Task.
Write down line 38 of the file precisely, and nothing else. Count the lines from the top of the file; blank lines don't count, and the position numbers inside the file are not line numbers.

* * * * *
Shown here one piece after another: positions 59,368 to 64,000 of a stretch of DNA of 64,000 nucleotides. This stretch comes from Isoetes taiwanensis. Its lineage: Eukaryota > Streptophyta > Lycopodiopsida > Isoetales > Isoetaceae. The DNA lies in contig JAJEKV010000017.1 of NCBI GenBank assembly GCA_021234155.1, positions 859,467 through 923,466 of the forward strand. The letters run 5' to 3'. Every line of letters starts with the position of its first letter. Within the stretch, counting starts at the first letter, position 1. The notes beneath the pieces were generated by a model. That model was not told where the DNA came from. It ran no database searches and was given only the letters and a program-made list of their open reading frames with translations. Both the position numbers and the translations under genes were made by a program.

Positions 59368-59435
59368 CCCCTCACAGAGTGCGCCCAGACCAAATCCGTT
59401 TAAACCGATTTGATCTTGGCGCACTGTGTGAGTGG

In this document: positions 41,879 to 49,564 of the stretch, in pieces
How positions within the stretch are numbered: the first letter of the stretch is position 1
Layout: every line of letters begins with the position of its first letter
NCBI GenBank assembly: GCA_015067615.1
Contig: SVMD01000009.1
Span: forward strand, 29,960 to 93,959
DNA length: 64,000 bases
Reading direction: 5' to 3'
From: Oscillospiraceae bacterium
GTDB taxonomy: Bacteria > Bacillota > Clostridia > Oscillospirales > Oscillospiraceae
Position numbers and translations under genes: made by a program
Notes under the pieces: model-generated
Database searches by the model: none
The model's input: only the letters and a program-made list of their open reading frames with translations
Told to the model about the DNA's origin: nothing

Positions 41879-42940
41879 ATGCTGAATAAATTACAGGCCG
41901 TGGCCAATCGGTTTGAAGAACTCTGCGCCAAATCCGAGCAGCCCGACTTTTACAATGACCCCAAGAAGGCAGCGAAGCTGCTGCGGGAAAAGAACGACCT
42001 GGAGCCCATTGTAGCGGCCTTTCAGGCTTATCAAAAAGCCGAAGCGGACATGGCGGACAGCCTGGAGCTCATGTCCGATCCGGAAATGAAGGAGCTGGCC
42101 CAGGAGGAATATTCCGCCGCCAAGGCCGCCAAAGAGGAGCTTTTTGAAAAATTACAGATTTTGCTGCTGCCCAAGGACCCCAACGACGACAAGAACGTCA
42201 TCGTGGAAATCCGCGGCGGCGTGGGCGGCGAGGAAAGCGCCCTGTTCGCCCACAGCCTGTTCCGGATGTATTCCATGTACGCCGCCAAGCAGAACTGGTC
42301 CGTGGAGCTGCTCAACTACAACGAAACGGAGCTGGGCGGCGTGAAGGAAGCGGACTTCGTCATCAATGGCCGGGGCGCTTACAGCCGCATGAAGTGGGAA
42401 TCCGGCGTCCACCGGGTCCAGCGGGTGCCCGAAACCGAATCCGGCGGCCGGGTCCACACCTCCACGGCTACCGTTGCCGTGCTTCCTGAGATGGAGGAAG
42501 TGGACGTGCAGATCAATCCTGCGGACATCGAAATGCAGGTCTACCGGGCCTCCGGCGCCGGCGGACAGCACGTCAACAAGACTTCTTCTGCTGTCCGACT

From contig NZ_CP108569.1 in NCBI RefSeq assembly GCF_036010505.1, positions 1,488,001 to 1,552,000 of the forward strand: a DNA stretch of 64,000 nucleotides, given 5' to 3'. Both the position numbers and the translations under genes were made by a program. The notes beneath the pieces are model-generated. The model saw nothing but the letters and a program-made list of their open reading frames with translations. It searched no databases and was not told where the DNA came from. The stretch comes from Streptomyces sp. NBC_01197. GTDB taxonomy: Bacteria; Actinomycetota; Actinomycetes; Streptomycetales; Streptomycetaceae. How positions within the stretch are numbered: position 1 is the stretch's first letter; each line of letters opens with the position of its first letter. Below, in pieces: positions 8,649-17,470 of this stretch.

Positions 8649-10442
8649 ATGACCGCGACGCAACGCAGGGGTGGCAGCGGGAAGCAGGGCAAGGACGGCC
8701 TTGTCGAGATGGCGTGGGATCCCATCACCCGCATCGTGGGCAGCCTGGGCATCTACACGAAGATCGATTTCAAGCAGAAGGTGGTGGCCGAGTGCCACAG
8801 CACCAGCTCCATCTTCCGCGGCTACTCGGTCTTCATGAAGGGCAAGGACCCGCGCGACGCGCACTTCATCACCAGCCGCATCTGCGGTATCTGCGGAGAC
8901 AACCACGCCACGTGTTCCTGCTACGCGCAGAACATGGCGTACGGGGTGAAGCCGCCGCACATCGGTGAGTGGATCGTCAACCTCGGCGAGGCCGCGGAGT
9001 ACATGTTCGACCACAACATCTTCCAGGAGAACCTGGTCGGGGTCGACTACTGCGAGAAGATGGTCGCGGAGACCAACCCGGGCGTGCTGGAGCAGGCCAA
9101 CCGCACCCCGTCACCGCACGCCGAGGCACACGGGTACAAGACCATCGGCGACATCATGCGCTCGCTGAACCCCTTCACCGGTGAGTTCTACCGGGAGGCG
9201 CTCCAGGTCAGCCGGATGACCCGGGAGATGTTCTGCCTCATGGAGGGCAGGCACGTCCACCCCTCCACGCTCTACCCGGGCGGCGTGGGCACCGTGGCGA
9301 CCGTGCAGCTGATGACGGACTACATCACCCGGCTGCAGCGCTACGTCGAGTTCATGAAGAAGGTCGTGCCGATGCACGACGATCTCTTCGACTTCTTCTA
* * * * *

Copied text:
9301 CCGTGCAGCTGATGACGGACTACATCACCCGGCTGCAGCGCTACGTCGAGTTCATGAAGAAGGTCGTGCCGATGCACGACGATCTCTTCGACTTCTTCTA